Moderator Benjamin Lyloff: Hello.  So we had a fantastic concert yesterday,  and specifically, the whole tuning in the church, the warmth that we experienced from the sound, it changed people throughout the evening.  And 20 years ago, the Schiller Institute started this campaign for the Verdi tuning, which was supported by a lot of prominent singers, because for singers, also, it’s a big deal to all the time have to sing higher and higher.  And at that time, there were a lot of singers who caught onto that; but somehow, the general musical world did not really catch on. But it seems like right now, there are some circles, more and more people, more musicians doing this.  So can you tell me more?

Sanna:  Absolutely, yes.  Absolutely.  I believe that, when I found this, because it was an underground movement, but it was — I forgot to say this;  it was an underground movement, but it wasn’t about Classical music, and it was almost like a secret movement somehow.  And I thought, there must be full of ensembles at 432.  And I remember myself researching for like one week, every day, eight hours per day.  I couldn’t find one single group. So, I thought, OK, that’s it, that’s me: that’s going to be me.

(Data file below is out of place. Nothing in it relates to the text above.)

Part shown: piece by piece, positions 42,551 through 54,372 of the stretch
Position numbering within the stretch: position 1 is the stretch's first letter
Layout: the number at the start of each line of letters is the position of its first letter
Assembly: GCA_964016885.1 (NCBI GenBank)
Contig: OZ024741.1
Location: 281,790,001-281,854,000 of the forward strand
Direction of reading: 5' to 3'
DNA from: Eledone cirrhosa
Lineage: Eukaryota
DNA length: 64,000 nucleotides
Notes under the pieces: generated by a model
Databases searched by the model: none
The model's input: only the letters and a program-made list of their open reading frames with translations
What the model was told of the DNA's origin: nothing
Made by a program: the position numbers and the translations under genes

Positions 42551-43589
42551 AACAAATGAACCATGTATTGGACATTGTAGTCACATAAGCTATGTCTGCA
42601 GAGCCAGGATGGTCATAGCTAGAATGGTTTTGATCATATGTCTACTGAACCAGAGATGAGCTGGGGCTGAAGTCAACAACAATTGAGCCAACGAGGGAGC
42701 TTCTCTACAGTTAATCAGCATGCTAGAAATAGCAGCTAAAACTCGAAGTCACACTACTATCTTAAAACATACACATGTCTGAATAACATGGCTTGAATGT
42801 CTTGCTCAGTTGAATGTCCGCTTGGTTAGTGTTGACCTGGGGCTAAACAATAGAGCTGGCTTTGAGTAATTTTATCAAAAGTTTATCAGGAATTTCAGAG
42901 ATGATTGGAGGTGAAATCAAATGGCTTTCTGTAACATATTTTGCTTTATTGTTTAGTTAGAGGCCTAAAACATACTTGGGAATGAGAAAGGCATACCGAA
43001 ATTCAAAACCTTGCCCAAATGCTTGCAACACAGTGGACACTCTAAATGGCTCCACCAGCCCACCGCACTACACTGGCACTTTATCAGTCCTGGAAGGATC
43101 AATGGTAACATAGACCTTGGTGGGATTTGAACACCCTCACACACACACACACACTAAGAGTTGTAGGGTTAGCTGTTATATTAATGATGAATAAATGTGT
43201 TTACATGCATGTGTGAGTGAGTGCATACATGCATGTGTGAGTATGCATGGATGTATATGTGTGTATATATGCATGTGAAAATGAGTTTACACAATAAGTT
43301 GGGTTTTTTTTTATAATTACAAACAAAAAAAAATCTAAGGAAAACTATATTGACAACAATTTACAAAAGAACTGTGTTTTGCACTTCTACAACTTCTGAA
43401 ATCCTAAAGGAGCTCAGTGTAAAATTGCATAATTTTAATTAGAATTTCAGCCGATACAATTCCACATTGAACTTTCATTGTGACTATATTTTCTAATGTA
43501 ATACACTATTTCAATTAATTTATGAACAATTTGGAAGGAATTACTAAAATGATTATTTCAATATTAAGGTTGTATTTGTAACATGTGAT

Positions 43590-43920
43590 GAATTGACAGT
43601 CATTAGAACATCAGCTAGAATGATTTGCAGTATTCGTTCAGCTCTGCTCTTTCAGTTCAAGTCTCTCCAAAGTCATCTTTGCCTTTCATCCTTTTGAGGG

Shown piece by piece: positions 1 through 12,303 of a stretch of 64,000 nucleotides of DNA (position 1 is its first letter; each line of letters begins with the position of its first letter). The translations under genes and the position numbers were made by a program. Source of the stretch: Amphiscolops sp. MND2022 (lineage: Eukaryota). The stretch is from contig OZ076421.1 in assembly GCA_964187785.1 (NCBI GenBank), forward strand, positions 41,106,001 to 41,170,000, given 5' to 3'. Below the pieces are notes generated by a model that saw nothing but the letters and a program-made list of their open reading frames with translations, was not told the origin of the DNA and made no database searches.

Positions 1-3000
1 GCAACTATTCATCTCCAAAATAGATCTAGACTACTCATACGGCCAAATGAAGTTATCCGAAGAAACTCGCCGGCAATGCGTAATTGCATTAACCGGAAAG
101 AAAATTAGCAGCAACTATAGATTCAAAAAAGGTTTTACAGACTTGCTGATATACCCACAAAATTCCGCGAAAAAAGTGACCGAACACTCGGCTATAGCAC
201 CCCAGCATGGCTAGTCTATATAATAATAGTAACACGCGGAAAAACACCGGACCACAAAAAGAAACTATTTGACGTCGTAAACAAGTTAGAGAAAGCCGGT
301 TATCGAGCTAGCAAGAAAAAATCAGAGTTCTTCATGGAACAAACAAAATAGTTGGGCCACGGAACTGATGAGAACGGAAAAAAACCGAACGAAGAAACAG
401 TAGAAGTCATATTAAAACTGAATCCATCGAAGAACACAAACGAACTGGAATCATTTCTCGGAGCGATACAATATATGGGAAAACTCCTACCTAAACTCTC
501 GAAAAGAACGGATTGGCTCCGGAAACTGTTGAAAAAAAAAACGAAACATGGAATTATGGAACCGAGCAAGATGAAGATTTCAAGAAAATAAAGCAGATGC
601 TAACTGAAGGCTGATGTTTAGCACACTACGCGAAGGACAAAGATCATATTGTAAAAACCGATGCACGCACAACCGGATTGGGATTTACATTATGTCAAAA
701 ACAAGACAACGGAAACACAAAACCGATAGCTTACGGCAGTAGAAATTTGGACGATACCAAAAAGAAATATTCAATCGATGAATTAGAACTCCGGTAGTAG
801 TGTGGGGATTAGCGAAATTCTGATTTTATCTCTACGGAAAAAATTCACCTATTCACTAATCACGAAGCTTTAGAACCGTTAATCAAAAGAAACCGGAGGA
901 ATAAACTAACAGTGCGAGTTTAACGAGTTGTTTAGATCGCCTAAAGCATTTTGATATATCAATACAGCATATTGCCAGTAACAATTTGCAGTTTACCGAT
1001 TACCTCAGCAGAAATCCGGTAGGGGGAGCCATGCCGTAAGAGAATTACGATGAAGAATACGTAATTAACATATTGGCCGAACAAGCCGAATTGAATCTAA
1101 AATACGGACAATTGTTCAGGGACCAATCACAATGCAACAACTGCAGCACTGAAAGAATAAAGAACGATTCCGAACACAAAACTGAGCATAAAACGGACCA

But it’s not any more like this now.  Now, you go on YouTube, you go on Facebook, and people claim — like I have a colleague in Bulgaria,Ivan Yanakiev who has another ensemble in Bulgaria, and there is a Russian guy who is teaching only 432, I can’t remember his name now.  In Brazil, it’s starting in Brazil.  Italy is full of people crazy about the 432 tuning!  So it’s spreading so fast and so quick.

Because, in my opinion, it is what you felt last night!  It’s not because it was me playing and Roberto Valdes; it could be Heifetz, it could be the guy on the street, it’s the same.  I mean, it’s not about the musical, technical thing, I’m not talking about that.  I’m talking about the feeling that you have, when you play and you receive something at that frequency, the original frequency.  Because it’s called “the original frequency,” and there must be a reason for that.